Mastering the squat.
I’m a 1RM 300pound squatter, meaning that i have once squatted 300pounds on my back for one rep, that record is about 6 months old now, and currently i’m hovering around 265/275ish, which is a respectable weight, but compared to Rich Froning (http://games.crossfit.com/athlete/11435) who weighs about the same as me and is the same height, his is 445lbs.
So, i’ve obviously got a bit of a way to go before i start thinking about the Reebok Crossfit Games then!
The squat accounts for something like 50% of all movements in crossfit, by this i mean that 50% of all crossfit movements involve the squat in some capacity, so as far as movements to learn are concerned the squat is an essential movement to master to progress in Crossfit.
There are two basic ways to squat - high bar and low bar.
High bar is where the bar sits on your traps (the middle diagram in the picture) - it gives you a more vertical position and your butt gets lower to the ground, your shins also end up less vertical and your knees can end up forward of your toes (looking from top down), its more transferable to crossfit movements such as the wallball and oly lifting and so this is something i’ve been trying to focus more time on improving.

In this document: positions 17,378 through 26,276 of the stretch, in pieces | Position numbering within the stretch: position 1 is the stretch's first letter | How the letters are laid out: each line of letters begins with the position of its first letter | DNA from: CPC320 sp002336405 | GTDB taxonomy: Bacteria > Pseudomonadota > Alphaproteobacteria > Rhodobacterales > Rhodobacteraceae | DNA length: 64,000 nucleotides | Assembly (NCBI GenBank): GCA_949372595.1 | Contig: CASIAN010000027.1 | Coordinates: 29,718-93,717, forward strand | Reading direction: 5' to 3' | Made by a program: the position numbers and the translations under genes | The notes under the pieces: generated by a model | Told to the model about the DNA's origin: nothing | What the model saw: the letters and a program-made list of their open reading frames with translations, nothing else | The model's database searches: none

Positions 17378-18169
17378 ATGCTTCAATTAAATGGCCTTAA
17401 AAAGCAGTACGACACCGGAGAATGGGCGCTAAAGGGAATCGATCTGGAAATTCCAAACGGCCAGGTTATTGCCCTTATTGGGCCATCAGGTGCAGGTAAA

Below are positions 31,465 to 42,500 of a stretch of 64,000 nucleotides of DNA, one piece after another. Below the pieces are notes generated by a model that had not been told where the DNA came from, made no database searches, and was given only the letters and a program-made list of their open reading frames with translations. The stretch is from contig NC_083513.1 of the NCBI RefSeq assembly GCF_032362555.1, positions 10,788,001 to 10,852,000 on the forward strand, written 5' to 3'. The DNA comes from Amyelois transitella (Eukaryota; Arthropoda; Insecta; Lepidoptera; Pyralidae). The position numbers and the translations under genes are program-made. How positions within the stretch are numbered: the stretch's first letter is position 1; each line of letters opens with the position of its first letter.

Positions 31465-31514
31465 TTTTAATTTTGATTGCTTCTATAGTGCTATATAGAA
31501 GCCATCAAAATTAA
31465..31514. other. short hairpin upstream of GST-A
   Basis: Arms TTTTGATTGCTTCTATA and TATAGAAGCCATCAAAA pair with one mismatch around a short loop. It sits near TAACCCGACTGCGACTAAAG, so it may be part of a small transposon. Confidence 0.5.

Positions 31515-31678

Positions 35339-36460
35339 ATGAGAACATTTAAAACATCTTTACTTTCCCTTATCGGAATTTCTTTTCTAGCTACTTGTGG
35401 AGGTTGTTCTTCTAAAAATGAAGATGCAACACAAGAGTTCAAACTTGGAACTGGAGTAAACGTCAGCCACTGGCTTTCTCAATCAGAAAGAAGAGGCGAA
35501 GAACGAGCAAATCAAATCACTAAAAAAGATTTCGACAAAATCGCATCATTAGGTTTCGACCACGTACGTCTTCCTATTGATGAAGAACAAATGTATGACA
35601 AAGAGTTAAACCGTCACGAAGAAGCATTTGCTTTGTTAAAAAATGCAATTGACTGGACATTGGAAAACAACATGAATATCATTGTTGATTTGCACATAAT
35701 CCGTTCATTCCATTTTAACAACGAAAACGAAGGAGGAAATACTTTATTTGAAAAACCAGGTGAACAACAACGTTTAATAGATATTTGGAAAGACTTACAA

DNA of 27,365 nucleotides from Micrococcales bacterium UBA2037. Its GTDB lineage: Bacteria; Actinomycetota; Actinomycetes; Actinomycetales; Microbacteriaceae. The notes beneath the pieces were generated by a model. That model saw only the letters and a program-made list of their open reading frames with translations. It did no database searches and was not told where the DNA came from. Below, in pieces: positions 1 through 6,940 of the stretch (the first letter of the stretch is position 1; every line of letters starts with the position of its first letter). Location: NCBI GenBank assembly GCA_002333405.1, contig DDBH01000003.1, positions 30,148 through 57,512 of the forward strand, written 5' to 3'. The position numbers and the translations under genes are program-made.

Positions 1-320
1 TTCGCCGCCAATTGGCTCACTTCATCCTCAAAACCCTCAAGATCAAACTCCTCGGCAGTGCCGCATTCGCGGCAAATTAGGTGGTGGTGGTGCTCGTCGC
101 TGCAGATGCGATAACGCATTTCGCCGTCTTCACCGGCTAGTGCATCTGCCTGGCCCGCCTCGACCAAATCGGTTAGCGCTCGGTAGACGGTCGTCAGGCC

the Lowbar is a ‘classic’ squat that you see powerlifters perform, the bar sits lower on the back and you effectively “push the butt back” attempting to prevent the knees from moving forwards of the toes (from a top down view), this is how i used to squat, but it actually puts a significant pressure on your lower back.
when i started squatting for crossfit, i got confused between the two squats, and its something my back hasn’t forgiven me for - note to self, don’t move in a low-bar fashion when the bar is in a high-bar position- thats a recipe for lower back pain.
so, to prevent you from making the same mistake here are videos of the movements -
regardless of the kind of squat you do , check -
-Heels make constant contact with the ground?
-Knees track outwards on ascent/decent?
-Weight distribution on outsides of feet?
-Neutral and primarily vertical thoracic spine?